The relief area <0> is assigned 0 of a specific 1-bit address ADDIN <i> input from the outside, and the relief area <1> is assigned a specific 1-bit address input from the outside. 1 of ADDIN <i> is assigned.

  2A and 2B are block diagrams showing further detailed configurations of the shared DQ buffer block 7, the dynamic data shift redundancy circuit block 8, and its peripheral circuits.

  The shared DQ buffer block 7 has a plurality of shared DQ buffers (SDQB) 70, 71, 72 corresponding to the complementary data lines DQt / c <0>, <1>. Each of the memory blocks 11 and 12 includes a plurality of sense amplifiers (S / A [n]-[n + 2]) 110 and 111 that amplify signals read from the internal memory cells and signals to be written to the internal memory cells. , 112, 120, 121, 122.

  The dynamic data shift redundancy circuit block 8 includes a plurality of dynamic data shift redundancy circuits 81 having a write switch (WSW [n]) 811. In the example shown in the figure, three complementary data lines DQt / c can be switched per one relief area. The local data-in signal LDIN [n] from the interface unit 5 is latched in the write data latch (WDLTC [n]) 9 by the write data latch timing clock WDCLK. A write switch 811 is connected to the write data latch 9 via a global write data line WD [n]. The output of the write switch 811 is connected to three shared DQ buffers 70, 71, 72 via three local write data lines LWD [n]-[n + 2]. The shared DQ buffers 70 to 72 are connected to the sense amplifiers 110 to 112 via the complementary data lines DQt / c <0>, respectively, and are respectively connected to the sense amplifiers via the complementary data lines DQt / c <1>. 120-122. Note that the sense amplifiers 110 to 112 and 120 to 122 are connected to a plurality of memory cells through complementary bit lines BLt / c, respectively. 2A and 2B are omitted because they focus on the light switch WSW [n], but actually, the light switches corresponding to the DQ buffers SDQB [n + 1] and SDQB [n + 2]. WSW [n + 1] and WSW [n + 2] exist respectively.

  Next, the write operation of the DRAM according to this embodiment configured as described above will be described.

  In FIG. 2A, the data to be written to the memory cell input from the outside via the interface unit 5 is latched by the write data latch 9 as the local data-in signal LDIN [n]. The data latched in the write data latch 9 is transferred to the write switch 811 via the global write data line WD [n].

  Here, for example, when the memory block 11 which is the relief area <0> is accessed as shown in FIG. 2A, the complementary bit line BLt / c <0> connected to the sense amplifiers 110 and 111 is connected to “ Since there is a defective portion indicated by “×”, the write switch 811 selects the shared DQ buffer 72 connected to the sense amplifier 112 having no defective portion.

  Further, for example, when the memory block 12 that is the relief area <1> is accessed as shown in FIG. 2B, the complementary bit line BLt / c <1> connected to the sense amplifier 120 is marked with “x” in the figure. Therefore, the write switch 811 uses the shared DQ buffer 71 connected to the sense amplifier 121 existing on the left side of the sense amplifiers 121 and 122 having no defective portion. select.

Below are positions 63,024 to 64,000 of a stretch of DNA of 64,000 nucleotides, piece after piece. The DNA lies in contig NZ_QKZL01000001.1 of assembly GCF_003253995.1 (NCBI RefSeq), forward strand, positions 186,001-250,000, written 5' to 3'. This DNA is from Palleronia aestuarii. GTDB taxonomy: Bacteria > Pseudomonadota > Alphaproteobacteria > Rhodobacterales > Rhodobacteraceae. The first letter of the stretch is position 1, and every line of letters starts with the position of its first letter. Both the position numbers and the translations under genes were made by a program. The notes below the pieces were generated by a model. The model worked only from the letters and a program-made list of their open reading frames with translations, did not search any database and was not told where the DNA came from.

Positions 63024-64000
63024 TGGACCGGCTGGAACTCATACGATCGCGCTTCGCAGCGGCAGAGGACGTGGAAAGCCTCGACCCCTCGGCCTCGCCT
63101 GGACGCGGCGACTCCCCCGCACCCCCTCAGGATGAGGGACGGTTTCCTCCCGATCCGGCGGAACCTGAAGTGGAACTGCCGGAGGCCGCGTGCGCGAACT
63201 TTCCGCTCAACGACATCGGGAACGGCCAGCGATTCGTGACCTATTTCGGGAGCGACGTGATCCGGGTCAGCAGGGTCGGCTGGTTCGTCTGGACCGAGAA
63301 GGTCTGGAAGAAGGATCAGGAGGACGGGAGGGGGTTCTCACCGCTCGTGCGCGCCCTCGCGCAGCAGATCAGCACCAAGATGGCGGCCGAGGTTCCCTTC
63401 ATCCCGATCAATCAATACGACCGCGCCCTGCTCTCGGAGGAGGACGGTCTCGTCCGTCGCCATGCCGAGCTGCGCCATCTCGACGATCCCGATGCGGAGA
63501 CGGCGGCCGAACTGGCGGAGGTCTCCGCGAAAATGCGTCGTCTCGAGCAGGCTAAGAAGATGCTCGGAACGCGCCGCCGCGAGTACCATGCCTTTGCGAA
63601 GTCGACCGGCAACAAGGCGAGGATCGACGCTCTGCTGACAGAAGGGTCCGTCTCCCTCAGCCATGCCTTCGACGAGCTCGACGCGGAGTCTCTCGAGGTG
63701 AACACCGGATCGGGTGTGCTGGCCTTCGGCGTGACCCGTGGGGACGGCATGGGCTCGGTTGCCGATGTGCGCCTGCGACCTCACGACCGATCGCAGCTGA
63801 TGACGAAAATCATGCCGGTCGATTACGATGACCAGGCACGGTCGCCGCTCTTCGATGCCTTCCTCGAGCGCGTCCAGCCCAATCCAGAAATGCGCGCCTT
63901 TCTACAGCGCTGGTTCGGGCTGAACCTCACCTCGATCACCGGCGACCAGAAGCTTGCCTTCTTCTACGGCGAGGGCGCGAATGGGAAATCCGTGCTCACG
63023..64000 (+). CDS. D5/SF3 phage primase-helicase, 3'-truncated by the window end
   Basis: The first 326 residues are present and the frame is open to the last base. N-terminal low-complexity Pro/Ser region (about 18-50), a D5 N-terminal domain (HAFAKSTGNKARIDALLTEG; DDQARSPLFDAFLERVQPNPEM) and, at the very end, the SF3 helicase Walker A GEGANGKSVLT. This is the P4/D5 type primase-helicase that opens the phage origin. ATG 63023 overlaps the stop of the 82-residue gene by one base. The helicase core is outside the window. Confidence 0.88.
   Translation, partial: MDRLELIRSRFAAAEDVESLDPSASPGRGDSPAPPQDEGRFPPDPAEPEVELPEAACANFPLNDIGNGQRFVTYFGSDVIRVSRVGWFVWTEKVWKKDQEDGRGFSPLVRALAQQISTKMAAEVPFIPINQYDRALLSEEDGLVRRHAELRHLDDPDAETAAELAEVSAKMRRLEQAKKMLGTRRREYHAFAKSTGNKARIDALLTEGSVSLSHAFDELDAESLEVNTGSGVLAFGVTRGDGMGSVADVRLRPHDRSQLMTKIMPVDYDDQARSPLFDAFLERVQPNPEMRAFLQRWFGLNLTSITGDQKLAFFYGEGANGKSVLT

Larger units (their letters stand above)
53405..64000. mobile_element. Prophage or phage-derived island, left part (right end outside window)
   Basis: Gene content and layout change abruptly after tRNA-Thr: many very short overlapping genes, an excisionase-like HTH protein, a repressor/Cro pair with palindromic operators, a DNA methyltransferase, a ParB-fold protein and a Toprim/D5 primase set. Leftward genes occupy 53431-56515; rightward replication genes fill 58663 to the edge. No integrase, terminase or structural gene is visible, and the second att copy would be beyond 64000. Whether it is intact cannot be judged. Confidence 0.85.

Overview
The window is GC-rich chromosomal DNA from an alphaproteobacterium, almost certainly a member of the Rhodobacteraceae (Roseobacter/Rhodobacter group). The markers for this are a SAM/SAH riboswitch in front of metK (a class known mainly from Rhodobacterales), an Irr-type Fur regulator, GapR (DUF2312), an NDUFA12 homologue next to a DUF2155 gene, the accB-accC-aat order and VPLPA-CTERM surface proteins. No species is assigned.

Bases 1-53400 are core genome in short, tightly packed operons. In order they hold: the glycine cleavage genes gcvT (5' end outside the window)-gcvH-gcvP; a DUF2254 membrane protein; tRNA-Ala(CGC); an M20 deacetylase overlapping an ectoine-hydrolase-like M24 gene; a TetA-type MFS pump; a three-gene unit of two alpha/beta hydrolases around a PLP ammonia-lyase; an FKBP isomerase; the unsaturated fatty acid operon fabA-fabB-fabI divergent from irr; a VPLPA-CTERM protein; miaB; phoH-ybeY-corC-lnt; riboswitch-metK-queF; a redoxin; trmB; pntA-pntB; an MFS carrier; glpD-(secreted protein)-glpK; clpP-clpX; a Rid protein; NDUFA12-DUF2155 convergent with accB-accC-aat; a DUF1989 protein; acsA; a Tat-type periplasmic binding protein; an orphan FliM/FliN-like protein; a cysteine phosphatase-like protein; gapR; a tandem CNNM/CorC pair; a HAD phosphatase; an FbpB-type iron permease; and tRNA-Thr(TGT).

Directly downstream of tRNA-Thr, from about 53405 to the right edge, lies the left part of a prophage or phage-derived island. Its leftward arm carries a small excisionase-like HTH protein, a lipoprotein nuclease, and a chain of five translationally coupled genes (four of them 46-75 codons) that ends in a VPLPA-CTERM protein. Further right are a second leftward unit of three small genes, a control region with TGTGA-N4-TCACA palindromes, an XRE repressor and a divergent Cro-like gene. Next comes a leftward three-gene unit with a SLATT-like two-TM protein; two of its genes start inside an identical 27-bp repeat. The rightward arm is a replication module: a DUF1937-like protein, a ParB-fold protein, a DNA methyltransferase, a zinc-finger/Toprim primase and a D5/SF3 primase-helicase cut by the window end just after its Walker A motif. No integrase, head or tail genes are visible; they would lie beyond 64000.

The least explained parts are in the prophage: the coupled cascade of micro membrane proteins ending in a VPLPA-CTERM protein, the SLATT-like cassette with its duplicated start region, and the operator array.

FIG. 3 shows an internal configuration of one of a plurality of dynamic data shift redundancy circuits (SRD) 81 included in the dynamic data shift redundancy circuit block 8 in the write operation, signal input / output, and other characteristic circuits. It is the block diagram shown in detail about the relationship between blocks. In the dynamic data shift redundancy circuit 81, a write switch 811 and a write left shift determination multiplexer circuit (MUXWSL) 812 are connected via a write left shift determination signal line WSFTL, and the write switch 811 and a write right shift A decision multiplexer circuit (MUXWSR) 813 is connected via a write right shift decision signal line WSFTR. The defective address latches (FLTC <0>, <1>) 814 and 815 store defective address information of each relief area. Here, since there is always only two areas to be repaired by one dynamic data shift redundancy circuit 81, there are only two defective address latches 814 and 815, and the defective address information in the repair area <0> is stored in the defective address latch. 814 holds, and the defective address latch 815 holds the defective address information of the relief area <1>. The write left shift determining multiplexer circuit 812 is supplied with the defective address data signal from the defective address latches 814 and 815 via the defective address data line FADDL <0: 1>, and the write right shift determining multiplexer circuit 813. Are supplied with defective address data signals from defective address latches 814 and 815 via defective address data lines FADDR <0: 1>.

  Further, the output of the address latch (ADDLTC) 13 is connected to the write left shift determination multiplexer circuit 812 and the write right shift determination multiplexer circuit 813 via the write relief area selection signal line WSEL <0: 1>. Has been. The address latch 13 latches the address ADDIN input from the outside in synchronization with the rising edge of the address latch timing clock ADDCLK.

  The data to be written is input to the interface unit 5 as the data-in signal DIN and then sent to the DQ buffers 70 to 72 in the order of the local data-in signal LDIN, the global write data signal WD, and the local write data signal LWD. As described above.